The depth of opposition I encountered made it clear to me that creating a new, independent structure was necessary for the survival of my ideas, but even the decision to establish my new venture as for- profit--the ultimate apostasy in academe--still had nothing to do with business. In fact, as a left-leaning academic in a word culture, I was not only ignorant of business, I was hostile to it. I had recently been voted out of the presidency and control of a faculty union that I had built from almost nothing to one that was both important and prosperous. That experience cured me of my socialist sentiments in favor of nonprofits. I correctly perceived that the only sure way to maintain and enjoy the fruits of my labor was to create a venture I could control--it would be a for-profit corporation with majority control firmly in my hands.
This decision led me to found what would become the nanation's largest and fastest-growing private university. It also gave me a fortune beyond my wildest imaginings. The company I began in 1972 became, in 1985, the Apollo Group, which went public in 1994 and now has operations in 35 states and, by distance education, all over the world. We have a total enrollment of over 120,000 students and an annual growth rate of 25 percent.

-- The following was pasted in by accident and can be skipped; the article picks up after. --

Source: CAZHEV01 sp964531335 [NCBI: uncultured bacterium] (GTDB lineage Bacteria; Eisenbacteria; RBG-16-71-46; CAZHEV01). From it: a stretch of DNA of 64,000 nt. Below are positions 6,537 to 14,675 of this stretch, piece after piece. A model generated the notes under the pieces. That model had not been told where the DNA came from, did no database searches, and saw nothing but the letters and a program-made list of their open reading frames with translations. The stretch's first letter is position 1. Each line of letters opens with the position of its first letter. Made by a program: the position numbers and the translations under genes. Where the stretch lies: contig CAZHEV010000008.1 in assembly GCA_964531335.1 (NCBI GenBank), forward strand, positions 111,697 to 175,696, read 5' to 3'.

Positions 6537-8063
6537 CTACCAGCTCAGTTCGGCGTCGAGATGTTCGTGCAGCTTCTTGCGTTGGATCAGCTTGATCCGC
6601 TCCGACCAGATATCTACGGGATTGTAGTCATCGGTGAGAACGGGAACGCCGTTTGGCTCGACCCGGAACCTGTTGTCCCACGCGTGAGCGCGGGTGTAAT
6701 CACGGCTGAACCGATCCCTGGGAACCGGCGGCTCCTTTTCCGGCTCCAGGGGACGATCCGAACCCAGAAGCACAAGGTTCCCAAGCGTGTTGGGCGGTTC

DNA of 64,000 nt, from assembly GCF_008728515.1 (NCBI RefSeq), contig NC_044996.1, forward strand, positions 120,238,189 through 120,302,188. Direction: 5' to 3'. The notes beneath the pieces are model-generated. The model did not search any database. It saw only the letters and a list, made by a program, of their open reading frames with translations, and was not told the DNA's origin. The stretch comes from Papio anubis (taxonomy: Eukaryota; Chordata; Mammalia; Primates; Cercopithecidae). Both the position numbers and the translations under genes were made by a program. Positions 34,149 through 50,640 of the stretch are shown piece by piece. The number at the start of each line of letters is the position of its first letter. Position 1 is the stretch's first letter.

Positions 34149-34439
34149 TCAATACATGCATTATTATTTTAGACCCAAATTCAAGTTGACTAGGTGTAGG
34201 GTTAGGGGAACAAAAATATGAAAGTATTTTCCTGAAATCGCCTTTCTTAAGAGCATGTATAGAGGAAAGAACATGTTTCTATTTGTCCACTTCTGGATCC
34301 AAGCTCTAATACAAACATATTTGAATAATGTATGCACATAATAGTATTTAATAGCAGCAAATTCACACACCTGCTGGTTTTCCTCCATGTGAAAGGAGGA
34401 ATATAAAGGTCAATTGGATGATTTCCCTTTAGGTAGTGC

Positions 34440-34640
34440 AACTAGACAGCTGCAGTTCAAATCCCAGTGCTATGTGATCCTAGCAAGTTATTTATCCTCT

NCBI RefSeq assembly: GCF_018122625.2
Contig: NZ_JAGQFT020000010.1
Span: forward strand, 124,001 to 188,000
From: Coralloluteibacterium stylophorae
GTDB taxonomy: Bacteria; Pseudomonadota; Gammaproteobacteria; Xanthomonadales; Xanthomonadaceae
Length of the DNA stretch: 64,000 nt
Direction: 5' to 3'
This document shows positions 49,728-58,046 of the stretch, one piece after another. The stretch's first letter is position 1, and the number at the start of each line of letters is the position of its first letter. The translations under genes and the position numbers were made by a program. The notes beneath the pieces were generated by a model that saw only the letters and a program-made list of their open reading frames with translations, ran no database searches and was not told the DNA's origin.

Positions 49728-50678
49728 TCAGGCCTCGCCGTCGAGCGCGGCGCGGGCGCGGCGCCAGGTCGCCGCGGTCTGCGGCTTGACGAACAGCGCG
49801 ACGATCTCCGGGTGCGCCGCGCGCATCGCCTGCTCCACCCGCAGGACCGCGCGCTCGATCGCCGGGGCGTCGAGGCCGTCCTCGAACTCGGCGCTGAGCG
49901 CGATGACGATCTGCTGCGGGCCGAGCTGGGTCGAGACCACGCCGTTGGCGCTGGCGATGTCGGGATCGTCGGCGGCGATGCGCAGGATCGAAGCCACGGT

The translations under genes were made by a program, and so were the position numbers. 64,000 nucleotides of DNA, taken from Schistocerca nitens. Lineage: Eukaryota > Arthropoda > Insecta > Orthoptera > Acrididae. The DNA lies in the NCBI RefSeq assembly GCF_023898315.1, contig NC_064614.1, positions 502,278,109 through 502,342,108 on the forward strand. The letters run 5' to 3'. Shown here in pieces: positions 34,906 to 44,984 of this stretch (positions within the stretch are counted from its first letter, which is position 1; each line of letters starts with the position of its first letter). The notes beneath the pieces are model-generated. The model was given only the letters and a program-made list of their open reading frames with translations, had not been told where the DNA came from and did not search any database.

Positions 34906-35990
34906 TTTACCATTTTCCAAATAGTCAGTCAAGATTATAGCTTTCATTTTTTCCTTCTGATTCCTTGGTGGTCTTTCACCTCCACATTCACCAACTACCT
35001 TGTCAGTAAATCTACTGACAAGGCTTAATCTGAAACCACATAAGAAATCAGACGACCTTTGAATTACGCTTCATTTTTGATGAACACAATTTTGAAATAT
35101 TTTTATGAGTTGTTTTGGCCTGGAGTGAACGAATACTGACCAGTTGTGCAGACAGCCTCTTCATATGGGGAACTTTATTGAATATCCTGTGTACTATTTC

There is probably something to be learned from all this, but what I'm offering here is not a conventional how-to-succeed-in-business business biography. I have always found the lessons in such books rather tedious, and I have never taken one of them to heart. I have learned far more about how to conduct my business affairs from such novels as: Tom Jones, Emma, Notes From the Underground, The Red and The Black, Death Comes to the Archbishop, and The Great Gatsby than I ever have from reading a business book. So, if there are lessons to be learned from my life, I have left them simply embedded in the story. I trust the reader to have the good sense to find them and to choose from among them.